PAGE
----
With the development of the national COPD strategy more spirometry is likely to be undertaken in primary care, but are nurses competent to carry it out, asks Monica Fletcher
Why do some GPs assume their staff can just pick up a spirometry machine, read the basic manual and then be proficient?
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Performing and interpreting spirometry is a skill. It takes theoretical knowledge, practical application and a lot of practice.
Healthcare professionals are responsible and accountable for their own competence, including in spirometry. It is also the practice team’s responsibility, especially those who supervise others, to be clinically competent.
If you take your car to a garage for repair, you would expect the garage to ensure the mechanic was competent. If you had an accident because of their incompetence, you would be entitled to apply for compensation and could even proceed with a negligence claim.
It is in employers’ best interests to ensure their staff are trained and competent. So why should primary care be any different?
GPs and practice managers employ practice nurses and must ensure they are appropriately educated. In addition to their clinical skills, these nurses need to be aware of medicolegal issues and codes of conduct.
‘How would a member of the public know if they had been misdiagnosed with asthma rather than COPD?’
We have a draft national chronic obstructive pulmonary disease strategy that states improving the rate and accuracy of diagnosis is vital. Two of its main objectives are to: identify people earlier, as an estimated two million are undiagnosed; and improve diagnosis, ensuring people are not misdiagnosed. This will, inevitably, mean more spirometry being undertaken in primary care, which poses the questions: who will do this and how competent are these practitioners?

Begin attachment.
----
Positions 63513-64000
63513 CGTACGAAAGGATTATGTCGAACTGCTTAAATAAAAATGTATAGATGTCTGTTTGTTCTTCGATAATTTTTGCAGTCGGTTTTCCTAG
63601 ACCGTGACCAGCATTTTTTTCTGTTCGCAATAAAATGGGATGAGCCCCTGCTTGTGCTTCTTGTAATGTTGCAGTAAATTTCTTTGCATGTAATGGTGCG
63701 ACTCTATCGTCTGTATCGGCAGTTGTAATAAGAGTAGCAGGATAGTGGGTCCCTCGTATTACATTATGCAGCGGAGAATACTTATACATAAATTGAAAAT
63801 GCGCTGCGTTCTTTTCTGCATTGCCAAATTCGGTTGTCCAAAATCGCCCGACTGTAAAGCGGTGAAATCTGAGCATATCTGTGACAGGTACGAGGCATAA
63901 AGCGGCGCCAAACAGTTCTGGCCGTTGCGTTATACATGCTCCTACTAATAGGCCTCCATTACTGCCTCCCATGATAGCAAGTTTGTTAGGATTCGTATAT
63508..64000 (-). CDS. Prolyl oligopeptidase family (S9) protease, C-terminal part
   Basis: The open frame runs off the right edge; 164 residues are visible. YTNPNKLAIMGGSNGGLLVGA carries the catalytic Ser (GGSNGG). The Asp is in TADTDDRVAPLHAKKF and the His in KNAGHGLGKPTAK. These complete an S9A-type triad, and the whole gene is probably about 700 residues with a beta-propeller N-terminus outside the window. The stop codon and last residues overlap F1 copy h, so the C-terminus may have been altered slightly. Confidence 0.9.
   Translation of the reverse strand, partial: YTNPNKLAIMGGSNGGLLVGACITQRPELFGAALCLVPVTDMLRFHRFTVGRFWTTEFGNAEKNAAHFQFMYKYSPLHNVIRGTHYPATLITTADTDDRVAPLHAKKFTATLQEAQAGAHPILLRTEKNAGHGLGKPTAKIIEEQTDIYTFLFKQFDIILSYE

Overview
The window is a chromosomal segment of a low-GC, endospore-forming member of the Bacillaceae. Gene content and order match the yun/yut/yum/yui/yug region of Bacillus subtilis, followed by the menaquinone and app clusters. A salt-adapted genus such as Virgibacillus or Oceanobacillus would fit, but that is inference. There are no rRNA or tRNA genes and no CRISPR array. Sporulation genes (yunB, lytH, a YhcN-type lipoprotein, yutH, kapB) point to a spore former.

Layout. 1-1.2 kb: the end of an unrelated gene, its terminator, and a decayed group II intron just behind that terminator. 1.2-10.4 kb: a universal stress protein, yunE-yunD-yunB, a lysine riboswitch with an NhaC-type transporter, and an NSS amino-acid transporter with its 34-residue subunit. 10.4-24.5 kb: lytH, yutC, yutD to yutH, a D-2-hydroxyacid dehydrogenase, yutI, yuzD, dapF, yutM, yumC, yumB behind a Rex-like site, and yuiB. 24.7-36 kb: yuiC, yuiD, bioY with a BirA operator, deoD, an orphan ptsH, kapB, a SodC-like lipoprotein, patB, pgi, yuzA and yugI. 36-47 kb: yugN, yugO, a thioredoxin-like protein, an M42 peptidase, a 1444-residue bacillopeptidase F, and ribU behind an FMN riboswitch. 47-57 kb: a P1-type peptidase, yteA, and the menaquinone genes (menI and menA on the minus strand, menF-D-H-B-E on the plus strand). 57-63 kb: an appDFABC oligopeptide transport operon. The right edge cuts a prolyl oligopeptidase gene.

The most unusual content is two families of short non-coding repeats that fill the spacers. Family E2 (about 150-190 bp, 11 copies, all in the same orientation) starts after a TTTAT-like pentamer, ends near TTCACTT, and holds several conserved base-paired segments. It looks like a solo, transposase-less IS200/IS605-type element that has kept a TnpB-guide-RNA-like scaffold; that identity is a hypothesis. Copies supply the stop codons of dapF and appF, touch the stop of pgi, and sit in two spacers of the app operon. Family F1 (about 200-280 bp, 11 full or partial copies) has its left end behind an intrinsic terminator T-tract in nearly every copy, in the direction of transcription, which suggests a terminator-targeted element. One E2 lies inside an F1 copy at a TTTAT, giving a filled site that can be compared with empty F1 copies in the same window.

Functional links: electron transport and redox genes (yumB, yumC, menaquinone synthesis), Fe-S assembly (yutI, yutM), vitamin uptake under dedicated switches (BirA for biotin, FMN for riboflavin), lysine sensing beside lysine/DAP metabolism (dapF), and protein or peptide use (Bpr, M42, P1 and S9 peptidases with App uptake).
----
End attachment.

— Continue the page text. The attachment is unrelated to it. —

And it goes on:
As part of a national survey, Education for Health found only 12% of nurses undertaking spirometry had any form of accredited training to do so and fewer than half (49%) of those diagnosing and managing COPD had formal accredited training (Upton et al, 2007). How
can this be allowed to continue, when government rhetoric – both previous and current – focuses on improving the quality of overstretched health services?
Transferring services into primary care should not be to the detriment of quality. The general public trust doctors and nurses and believe they are competent until proven otherwise. But how would they know if they had been misdiagnosed with asthma when they have COPD?
We have to clean up our act in primary care. GPs and their teams have risen to the challenges of the operating framework. Next, NHS primary medical services providing regulated activities will need to be registered with the Care Quality Commission from 1 April 2012. These include GP practices and out of hours services. Since patient safety and safeguarding the public is a high priority for the commission, GP practices will be open to scrutiny.
I am proud of the UK primary care system. My work gives me the opportunity to travel the globe and view other healthcare systems, and I have witnessed what happens in countries that do not have adequate services. We should not be waiting until we are forced to improve care for people with COPD. We should act now, while the strategy focuses attention on this condition.
Let us embrace the national strategy for COPD when it is finally published. It will be a vital framework for improving the care of thousands of people with this debilitating condition and appropriately trained and competent nurses will be able to play a crucial role in its implementation. However, nurses will have to ensure they receive this training, which employers must be prepared to pay for. l
MONICA FLETCHER is chief executive, Education for Health
Upton J et al (2007) National survey of the roles and training of primary care respiratory nurses in the UK in 2006: are we making progress? Primary Care Respiratory Journal; 16: 5, 284-290.